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Construction of the Douglas Hydroelectric Dam in Tennessee (TVA), 1942, A. Palmer, Farm Security Adm.

The below article discusses what should be obvious. Additionally, less hydropower has meant more nuclear power, which is the dirtiest energy of all. There is bad, and there is worse. There is also the possibility of small or medium hydro.

Excerpted from “The unintended impact of ecosystem preservation on greenhouse gas emissions: Evidence from environmental constraints on hydropower development in the United States” by Edson Severnini ID* Carnegie Mellon University (Heinz College) and IZA, Pittsburgh, PA, United States of America * edsons@andrew.cmu.edu

Abstract

Many countries have passed environmental laws aiming at preserving natural ecosystems, such as the Endangered Species Act of 1973 in the United States. Although those regulations seem to have improved preservation, they may have had unintended consequences in energy production. Here we show that while environmental constraints on hydropower may have preserved the wilderness and wildlife by restricting the development of hydroelectric projects, they led to more greenhouse gas emissions. Environmental regulations gave rise to a replacement of hydropower, which is a renewable, relatively low-emitting source of energy, with conventional fossil-fuel power, which is highly polluting. Our estimates indicate that, on average, each megawatt of fossil fuel power-generating capacity added to the grid because of environmental constraints on hydropower development led to an increase in annual carbon dioxide emissions of about 1,400 tons. Environmental regulations focusing only on the preservation of ecosystems appear to have encouraged electric utilities to substitute dirtier fuels for hydropower in electricity generation

Conclusions

Do environmental regulations aimed at preserving natural ecosystems protect the environment? The answer seems to be not necessarily. Here we presented evidence that, while hydro-electric licensing rules preserved the wilderness and wildlife by restricting the development of hydroelectric projects, they may have led to more GHG emissions. Basically, the ecosystem preservation regulations gave rise to a replacement of hydropower, which is a renewable, relatively low-emitting source of energy, with conventional fossil-fuel power, which is highly polluting. Restrictions imposed by hydroelectric licensing rules might be used as leverage by electric utilities to obtain permits to expand thermal power generation. Each megawatt of fossil fuel power-generating capacity added to the power grid because of environmental constraints on hydropower development led to an increase in annual carbon dioxide emissions of about 1,400 tons, close to the average annual emissions per megawatt of the 2016 U.S. power plant fleet– 1,795 tons. Environmental regulations focusing only on the preservation of ecosystems appear to have encouraged electric utilities to substitute dirtier fuels for electricity generation.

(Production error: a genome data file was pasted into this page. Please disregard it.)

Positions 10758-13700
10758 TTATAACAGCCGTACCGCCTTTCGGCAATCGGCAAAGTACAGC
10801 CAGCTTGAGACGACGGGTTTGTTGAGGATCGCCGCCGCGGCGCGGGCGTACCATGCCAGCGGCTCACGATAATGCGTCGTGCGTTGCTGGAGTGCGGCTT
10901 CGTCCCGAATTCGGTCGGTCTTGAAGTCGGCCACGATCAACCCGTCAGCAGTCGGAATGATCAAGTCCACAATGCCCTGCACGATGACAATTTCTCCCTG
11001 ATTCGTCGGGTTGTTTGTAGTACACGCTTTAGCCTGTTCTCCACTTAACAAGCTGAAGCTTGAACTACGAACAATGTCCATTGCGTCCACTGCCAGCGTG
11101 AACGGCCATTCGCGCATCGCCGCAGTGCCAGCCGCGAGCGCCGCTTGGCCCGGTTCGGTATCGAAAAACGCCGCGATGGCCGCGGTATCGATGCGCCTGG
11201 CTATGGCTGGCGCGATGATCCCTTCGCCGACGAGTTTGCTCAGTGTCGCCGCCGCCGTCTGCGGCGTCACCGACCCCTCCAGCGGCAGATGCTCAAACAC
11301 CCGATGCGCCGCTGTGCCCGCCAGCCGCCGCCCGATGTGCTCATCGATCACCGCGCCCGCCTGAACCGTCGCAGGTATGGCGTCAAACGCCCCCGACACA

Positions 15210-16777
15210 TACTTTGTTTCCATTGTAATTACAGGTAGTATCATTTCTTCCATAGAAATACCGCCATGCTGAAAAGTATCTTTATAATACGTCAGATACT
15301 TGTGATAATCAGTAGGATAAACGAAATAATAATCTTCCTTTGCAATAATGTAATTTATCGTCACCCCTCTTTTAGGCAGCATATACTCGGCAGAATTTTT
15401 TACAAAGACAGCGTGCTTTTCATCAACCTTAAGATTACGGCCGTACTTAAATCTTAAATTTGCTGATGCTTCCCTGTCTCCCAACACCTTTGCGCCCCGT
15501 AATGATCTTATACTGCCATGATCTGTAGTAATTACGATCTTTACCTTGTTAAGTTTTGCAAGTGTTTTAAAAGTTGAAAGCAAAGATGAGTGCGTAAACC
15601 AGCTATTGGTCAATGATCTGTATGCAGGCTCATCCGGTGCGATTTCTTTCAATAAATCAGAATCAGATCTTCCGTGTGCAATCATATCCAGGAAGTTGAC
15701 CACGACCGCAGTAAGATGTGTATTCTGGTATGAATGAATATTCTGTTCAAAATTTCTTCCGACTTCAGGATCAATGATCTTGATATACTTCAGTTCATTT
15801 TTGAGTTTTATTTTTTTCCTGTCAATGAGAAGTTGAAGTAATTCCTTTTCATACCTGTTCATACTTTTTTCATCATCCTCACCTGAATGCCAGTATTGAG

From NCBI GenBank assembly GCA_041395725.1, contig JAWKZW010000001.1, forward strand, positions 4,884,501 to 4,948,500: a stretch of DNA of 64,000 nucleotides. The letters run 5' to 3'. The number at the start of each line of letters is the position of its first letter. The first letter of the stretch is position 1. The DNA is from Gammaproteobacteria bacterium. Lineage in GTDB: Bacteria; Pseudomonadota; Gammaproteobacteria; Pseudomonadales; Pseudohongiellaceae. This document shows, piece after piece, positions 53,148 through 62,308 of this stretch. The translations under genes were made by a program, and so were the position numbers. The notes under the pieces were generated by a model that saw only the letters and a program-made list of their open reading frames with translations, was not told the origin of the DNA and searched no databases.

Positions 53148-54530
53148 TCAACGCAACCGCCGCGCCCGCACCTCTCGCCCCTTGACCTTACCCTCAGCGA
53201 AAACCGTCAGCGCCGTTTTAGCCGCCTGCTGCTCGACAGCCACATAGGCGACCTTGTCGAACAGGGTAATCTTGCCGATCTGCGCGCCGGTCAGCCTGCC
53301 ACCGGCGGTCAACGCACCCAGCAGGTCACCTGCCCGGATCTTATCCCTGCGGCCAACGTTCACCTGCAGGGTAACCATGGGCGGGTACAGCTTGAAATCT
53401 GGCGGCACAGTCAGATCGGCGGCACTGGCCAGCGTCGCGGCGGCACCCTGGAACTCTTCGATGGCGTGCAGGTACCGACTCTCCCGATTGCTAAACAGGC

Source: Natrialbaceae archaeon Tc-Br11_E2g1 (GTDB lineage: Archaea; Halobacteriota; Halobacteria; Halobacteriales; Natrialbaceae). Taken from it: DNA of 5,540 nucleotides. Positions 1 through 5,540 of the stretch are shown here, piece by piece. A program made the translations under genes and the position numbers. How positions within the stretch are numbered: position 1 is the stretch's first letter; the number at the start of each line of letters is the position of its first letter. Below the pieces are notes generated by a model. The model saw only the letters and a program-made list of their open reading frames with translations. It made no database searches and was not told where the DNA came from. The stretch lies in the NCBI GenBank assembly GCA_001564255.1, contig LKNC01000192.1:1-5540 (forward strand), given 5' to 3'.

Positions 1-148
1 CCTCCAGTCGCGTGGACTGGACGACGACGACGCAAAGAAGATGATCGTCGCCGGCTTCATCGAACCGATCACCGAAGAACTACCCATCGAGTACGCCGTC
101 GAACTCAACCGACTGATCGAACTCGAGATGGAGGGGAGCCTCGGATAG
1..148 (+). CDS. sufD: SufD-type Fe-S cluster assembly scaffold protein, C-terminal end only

As pointed out before, these findings highlight the pernicious incentives of incomplete environmental regulations, and points to the importance of an integrated regulatory framework that includes both ecosystem preservation and GHG emissions. If the government seeks to preserve nature, it may have to simultaneously restrict land use and emissions. A similar regulatory framework may be useful to guide the debate on the development of other renewable energy sources, such as wind and solar energy. Also, the empirical evidence of unintended consequences of land ecosystem preservation regulations provides guidance for a more balanced cost-benefit analysis of hydroelectric dams. The Three Gorges Dam in China, the world’s largest hydroelectric project, for example, has raised international concerns about environmental damages, but few organizations recognize the sizeable amount of low-carbon electric power generated [59]. Also, the historical involvement of the World Bank with the construction of large hydro dams in Asia, Africa and Latin America has been criticized by environmentalists. If some of those projects were not executed due to ecosystem preservation concerns, it is possible that the unintended consequences may have been GHG emissions. Again, bidimensional negotiations, integrating both ecosystem preservation and emissions concerns, might have been more effective in protecting the environment. Moving forward, jurisdictions could, for instance, impose both environmental regulations to protect habitat and reduce GHG emissions.

Citation: Severnini E (2019) The unintended impact of ecosystem preservation on greenhouse gas emissions: Evidence from environmental constraints on hydropower development in the United States. PLoS ONE 14(1): e0210483. https://doi.org/10.1371/journal.pone.0210483
Editor: Saewung Kim, University of California Irvine, UNITED STATES
Received: June 20, 2018
Accepted: December 25, 2018
Published: January 10, 2019
Copyright: © 2019 Edson Severnini. This is an open access article distributed under the terms of the Creative Commons Attribution License, which permits unrestricted use, distribution, and reproduction in any medium, provided the original author and source are credited
.” (Emphasis our own.)
Read the entire article here: PLOS ONE | https://doi.org/10.1371/journal.pone.0210483 January 10, 2019